Sayd Abad, near the province of Kabul, is known to have a strong Taliban presence.

A Wardak government spokesman quoted by AFP news agency agreed with this, saying the helicopter had been hit as it was taking off.

A local resident told the BBC Pashto service a rocket had hit the helicopter.

"What we saw was that when we were having our pre-dawn [Ramadan] meal, Americans landed some soldiers for an early raid," said Mohammad Wali Wardag.

"This other helicopter also came for the raid. We were outside our rooms on a veranda and saw this helicopter flying very low, it was hit by a rocket and it was on fire."

Map of Afghanistan showing Wardak province

There are currently about 140,000 foreign troops - about 100,000 of them American - in Afghanistan, fighting the Taliban insurgency and training local troops to take over security.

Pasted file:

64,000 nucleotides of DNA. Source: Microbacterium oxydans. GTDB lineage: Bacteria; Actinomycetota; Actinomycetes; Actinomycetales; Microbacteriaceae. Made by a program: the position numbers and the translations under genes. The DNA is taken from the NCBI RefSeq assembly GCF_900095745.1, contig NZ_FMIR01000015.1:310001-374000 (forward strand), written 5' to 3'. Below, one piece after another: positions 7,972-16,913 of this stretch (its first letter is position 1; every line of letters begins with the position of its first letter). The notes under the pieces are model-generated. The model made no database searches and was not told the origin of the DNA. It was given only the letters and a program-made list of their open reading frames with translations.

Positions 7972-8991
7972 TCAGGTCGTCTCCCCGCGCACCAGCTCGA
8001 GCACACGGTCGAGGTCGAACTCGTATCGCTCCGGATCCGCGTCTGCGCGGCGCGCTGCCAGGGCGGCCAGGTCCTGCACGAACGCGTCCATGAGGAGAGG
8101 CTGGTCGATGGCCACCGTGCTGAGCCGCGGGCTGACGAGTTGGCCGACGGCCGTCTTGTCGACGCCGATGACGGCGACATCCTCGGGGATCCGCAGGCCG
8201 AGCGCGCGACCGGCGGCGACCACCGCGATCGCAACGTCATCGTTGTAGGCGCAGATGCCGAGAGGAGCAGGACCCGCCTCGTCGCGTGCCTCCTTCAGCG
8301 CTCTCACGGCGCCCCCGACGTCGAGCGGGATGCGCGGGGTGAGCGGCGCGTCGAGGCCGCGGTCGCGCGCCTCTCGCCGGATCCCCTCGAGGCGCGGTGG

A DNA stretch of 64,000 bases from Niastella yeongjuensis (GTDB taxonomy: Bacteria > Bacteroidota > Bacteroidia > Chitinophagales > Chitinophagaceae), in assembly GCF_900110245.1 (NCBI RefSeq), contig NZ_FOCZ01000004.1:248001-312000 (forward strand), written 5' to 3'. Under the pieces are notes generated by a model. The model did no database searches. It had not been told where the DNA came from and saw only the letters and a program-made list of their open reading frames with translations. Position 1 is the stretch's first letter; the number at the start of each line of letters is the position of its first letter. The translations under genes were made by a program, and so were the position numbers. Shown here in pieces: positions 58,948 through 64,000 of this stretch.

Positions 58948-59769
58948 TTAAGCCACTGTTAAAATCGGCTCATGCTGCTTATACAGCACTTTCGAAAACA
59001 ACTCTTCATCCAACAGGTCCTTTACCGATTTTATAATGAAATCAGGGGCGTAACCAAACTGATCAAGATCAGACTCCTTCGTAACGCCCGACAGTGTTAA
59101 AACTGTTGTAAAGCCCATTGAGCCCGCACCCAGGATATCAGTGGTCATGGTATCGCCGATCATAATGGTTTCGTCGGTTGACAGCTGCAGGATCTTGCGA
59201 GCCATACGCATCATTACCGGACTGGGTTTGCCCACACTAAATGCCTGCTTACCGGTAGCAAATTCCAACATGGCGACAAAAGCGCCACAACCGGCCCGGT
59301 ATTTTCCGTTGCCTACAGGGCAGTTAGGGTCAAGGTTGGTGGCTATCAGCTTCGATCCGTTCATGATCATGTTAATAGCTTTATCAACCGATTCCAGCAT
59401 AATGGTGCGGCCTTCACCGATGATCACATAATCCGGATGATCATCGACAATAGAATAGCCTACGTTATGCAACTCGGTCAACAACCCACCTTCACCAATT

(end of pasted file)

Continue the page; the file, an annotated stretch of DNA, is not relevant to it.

All foreign combat forces are due to leave Afghanistan by the end of 2014 and some troop withdrawals have already taken place.

Nato has begun the process of handing over control of security in some areas to local forces, with Bamiyan becoming the first province to pass to Afghan control in mid-July.

An increase in US troop numbers last year has had some success combating the Taliban in the south of Afghanistan, but attacks in the north, which was previously relatively quiet, have picked up in recent months.

More on This Story

The BBC is not responsible for the content of external Internet sites

More South Asia stories

RSS

Features & Analysis

Elsewhere on the BBC

  • CarTop 10 debuts

    BBC Autos takes a look at some of the most eye-catching vehicles at the LA auto show

Programmes

  • Cattle herded in AustraliaThe Travel Show Watch

    The spectacle of herding 2,000 cattle using bikes, cars and a helicopter

BBC © 2014 The BBC is not responsible for the content of external sites. Read more.

This page is best viewed in an up-to-date web browser with style sheets (CSS) enabled. While you will be able to view the content of this page in your current browser, you will not be able to get the full visual experience. Please consider upgrading your browser software or enabling style sheets (CSS) if you are able to do so.